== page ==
Reports indicate that there are 516 villages in the Anseba region that are grouped in 11 sub-zones and 111 administrative areas covering around 22,834 sq km of geographical area which is inhabited by around 500,000 people. Most of the inhabitants of the Anseba region are living in widely scattered areas. Around 80% of them earn their living as farmers and pastoralists. The Anseba region is known to be home for Belien, Hidareb and Tigrinya ethnic groups.
The Anseba region is bordered with Gash-Barka Region to the southeast, with the central region to the southwest, with Northern Red Sea to the northeast, and with Sudan to the northwest.
Around 93,000 students and pre-school children are enrolled in 87 kindergartens, 146 primary schools, and 65 junior and 16 secondary schools in the 2014/2015 academic year. All in all 313 institutions of education have been giving commendable service to the inhabitants of this respective region. In the tertiary level, there is Hamelmalo Agricultural College which begun to provide education for about a decade to a number of students that have an inclination in different disciplines of agriculture.
The 251 of the 313 schools are well furnished and have good infrastructure while the rest need to be upgraded so as to give the required service. What is really worth mentioning is that 80% of the institutions of education in the Anseba region are in the remote areas. Out of the overall number of institutions of education, 79% are that of public schools.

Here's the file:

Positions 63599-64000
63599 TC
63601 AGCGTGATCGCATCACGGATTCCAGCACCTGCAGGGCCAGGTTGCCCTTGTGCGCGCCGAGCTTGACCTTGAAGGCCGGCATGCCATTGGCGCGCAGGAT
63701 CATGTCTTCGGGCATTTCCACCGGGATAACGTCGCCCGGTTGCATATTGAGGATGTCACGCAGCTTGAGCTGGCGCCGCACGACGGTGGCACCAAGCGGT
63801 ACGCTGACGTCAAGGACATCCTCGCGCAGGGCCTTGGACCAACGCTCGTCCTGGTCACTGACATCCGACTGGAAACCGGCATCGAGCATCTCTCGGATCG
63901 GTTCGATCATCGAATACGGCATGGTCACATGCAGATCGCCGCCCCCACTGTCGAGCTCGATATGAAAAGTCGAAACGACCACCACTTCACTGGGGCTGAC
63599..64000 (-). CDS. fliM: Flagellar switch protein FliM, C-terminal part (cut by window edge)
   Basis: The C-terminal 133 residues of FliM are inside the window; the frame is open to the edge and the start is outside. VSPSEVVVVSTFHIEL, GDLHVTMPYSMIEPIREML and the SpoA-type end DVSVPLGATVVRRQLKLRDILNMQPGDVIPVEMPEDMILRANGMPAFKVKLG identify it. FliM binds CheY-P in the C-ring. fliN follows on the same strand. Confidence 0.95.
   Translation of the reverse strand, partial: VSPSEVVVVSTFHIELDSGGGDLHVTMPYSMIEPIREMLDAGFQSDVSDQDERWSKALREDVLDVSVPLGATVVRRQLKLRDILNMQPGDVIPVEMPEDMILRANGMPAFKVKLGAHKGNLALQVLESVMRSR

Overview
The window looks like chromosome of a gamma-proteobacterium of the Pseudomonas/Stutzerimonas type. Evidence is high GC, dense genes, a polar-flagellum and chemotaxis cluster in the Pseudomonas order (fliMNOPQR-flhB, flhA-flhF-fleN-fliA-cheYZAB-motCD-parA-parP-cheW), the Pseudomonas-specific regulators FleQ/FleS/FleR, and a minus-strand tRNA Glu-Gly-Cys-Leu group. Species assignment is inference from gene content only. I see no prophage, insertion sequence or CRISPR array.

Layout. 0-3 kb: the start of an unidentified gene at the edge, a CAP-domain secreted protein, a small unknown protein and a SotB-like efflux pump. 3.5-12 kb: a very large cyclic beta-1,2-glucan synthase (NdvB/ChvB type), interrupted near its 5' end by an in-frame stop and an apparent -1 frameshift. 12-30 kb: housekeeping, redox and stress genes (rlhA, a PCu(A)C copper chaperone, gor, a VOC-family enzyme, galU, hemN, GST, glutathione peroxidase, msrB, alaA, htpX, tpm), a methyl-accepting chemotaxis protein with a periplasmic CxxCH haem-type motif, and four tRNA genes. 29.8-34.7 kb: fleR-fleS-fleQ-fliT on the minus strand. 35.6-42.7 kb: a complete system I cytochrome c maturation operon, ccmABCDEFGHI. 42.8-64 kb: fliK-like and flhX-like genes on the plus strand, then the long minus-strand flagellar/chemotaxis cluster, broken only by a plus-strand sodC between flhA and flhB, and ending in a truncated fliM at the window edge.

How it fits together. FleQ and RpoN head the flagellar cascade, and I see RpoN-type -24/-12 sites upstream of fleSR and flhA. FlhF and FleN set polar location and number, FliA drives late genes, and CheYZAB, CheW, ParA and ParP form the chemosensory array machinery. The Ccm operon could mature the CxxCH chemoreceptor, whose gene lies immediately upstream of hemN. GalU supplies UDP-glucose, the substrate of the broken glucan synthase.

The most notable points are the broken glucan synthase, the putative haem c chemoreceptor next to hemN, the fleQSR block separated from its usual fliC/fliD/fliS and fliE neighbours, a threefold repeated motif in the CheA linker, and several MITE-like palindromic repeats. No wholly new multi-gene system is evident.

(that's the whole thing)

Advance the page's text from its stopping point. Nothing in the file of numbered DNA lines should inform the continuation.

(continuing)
A number of students have been learning in all academic institutions of the region. More than 52,000 are, for instance, students in primary schools while 22,164 and 11,700 are pursuing their academic carrier in junior and secondary schools respectively.
While means of instruction in the primary schools is in the mother tongue such as Blien, Tigre, Tigrinya, Arabic, and Hidareb languages, junior and secondary schools students follow their education in English.
It is indeed everybody’s role to make a contribution towards a better tomorrow of today’s children who would definitely be leaders and developers of their country. Hence, in a recently held workshop, teachers, supervisors, heads of Education Ministry’s branches, members of regional assembly, heads of PFDJ, administrators of sub-zones and administrative areas, and representative of different associations held extensive discussions as regards enhancing cooperation aimed at improving the quality of education. In a two-day meeting, all parties reached an agreement to make sure that better educational service is guaranteed and mapped out work plan for the 2014/2015 academic year.